Renowned restaurant, Frenchie has been feeding Parisians for more than a decade and still remains a top spot for both locals and travelers. With his take on “American street food with a French twist,” Chef Greg Marchand has since opened a few more eateries in both Paris and London.
Sure, it is simple but the original Frenchie menu is still close to €100 ($105) if you want to eat well in the original restaurant. However, a good alternative is Frenchie To Go (FTG), where you will find a riff on American fast food with the same cool Frenchie flair. While this may not be classic French food, it is worth checking out (especially if you need a break from French fare). Imagine classics like homemade hot dogs, super crispy fried chicken, and the best fries you can find for under $10.
WHERE: 16 Rue du Faubourg Saint-Denis
To counteract the very American lunch experience at Frenchie To Go, head straight to Bouillon Julien for the most Paris experience you can get in a restaurant. There is no Michelin-star chef here but instead, you find yourself in a historical dining room rooted in history (so be sure to take pictures of the room and not just your food). The menu is a delight with traditional food at its best here. Duck foie gras? Oui. Escargot? Oui. Chocolate mousse for dessert? Oui oui! All possible for just €25, including wine.
WHERE: 4 Rue d'Assas
Helene Darroze is one of the most recognized and celebrated female chefs in France. As a 3-Michelin star chef, her degustation menu in London starts at around €225, but it is exquisite and great for a special occasion. Fortunately, in Paris, we have Marsan by Helene Darroze and on the ground floor, there is Le Salon d’Helene–a casual version of her upscale restaurant upstairs. Expect tapas and dishes like roasted langoustines and creamy crème Brulee for just €28 (two plates).
WHERE: 39 Rue des Jeuneurs
The most recent restaurant opening by Helene Darroze is JÒIA, which is even more delightful than Marsan when it comes to being easy on your wallet. Focused on “grandmother” dishes and inspirations from her travels to London, NYC, and Italy, expect a great cocktail list and home comforts like a succulent Spanish roast and artichoke salad to start, when in season. However, the piece de resistance has to be the dessert menu: Mille-crepes, pavlova, and a decadent chocolate tart are always on the menu.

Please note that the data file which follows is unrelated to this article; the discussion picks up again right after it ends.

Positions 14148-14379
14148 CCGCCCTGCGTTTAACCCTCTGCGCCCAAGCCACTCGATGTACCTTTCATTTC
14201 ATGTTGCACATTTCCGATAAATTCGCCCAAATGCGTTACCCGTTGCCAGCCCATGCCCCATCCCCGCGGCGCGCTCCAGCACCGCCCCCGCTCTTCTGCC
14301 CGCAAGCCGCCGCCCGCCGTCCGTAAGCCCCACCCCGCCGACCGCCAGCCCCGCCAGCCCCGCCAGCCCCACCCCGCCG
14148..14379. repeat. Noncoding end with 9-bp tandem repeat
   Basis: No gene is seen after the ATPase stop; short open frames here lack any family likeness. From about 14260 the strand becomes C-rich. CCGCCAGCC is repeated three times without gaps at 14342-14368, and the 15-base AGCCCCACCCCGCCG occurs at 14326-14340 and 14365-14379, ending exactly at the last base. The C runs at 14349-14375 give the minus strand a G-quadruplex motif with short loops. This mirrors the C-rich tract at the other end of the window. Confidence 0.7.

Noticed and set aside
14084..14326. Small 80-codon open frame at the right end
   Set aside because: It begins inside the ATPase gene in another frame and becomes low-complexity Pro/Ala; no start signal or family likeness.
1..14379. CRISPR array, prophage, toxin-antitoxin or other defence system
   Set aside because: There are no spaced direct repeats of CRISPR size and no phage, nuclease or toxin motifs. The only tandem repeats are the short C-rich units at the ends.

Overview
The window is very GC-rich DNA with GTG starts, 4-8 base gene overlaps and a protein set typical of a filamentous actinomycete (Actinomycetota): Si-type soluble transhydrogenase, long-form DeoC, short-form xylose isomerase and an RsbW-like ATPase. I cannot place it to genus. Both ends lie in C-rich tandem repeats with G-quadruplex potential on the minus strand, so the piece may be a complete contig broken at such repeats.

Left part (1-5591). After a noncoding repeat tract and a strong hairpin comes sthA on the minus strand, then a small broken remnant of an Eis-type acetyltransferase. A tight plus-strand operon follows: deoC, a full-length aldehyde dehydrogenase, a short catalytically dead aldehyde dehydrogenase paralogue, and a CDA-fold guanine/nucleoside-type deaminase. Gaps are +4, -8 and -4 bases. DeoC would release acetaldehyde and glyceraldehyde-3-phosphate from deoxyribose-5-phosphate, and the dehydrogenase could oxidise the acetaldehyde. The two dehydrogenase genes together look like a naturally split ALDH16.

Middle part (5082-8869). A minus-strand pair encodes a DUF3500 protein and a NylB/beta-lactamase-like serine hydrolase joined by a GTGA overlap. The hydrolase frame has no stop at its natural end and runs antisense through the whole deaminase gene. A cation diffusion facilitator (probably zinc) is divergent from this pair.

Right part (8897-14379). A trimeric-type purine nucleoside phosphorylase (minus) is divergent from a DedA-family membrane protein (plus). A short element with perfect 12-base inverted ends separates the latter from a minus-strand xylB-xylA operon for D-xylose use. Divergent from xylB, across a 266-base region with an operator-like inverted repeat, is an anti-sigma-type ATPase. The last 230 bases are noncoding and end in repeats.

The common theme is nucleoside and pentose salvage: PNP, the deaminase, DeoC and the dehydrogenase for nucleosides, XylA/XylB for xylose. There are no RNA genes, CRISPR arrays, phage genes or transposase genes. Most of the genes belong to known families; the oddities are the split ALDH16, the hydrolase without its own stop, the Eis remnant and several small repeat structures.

WHERE: 80 Rue de Charonne
A few years ago, a restaurant called Septime took Paris by storm. It was the hottest place to eat at. Many years later, the restaurant still has the same charm and popularity but it is a little bit pricey if you are a bargain hunter. But you don’t have to spend more than $110 to get the Septime badge of honor; a cheaper alternative exists at Septime La Cave. A cool wine list and some delicious tapas are available for much less (and you can brag to friends you went to the Septime.)
WHERE: 28 Place des Vosges
Gastronomy and fine dining run through the blood of Chef Mathieu Pacaud. As a young chef, he grew up in his father’s kitchen, Chef Bruno Pacaud of L’Ambroisie. However, all grown up, the chef has since opened a long list of restaurants to his name. No longer in his father’s shadow, we have his newest, Anne. With one Michelin star, the menu can be more than €90 ($97) for just the main dish at night, but for lunch, you have it for a fraction of the price.
INSIDER TIPCome for the three-course meal for just under €50, served from Wednesday to Friday only.
WHERE: 18 Rue Fabert
There is a lot to love about Divellec. Also by chef Mathieu Pacaud, this restaurant is all about sharing, which is rare in Paris where set menus rule both lunch and dinner. You can gather 10 of your best friends and split the large seafood platter for just under €90 or just choose a couple of plates to get a taste of what a Michelin-starred chef can do with seafood (starting at €15 for starters). It is a fun place to drink wine and just blend in with the cool kids in Paris.
WHERE: 29 Rue de Cotte
After more than eight years working in 3-Michelin star restaurants, Chef Frédéric Lorimier decided to open a Paris restaurant that catered to real food lovers. New to the Paris food scene, Virtus is exciting and daring. For €45 you can enjoy a lunch menu that really pushes boundaries and is a delight considering how much you pay for this quality of food.
WHERE: 92 Rue du Faubourg Poissonnière
Unbeknownst to many, Paris is home to a slew of fantastic Japanese restaurants that are worth checking out. Once you’ve had your fill of French fare, make sure to swing by Chef Katsuaki Okiyama’s restaurant, Abri, to see how French-Japanese flavors and techniques come together. For less than €50, you will get four courses during their lunch service. For those who feel like a splurge, dinner can be enjoyed for under €65.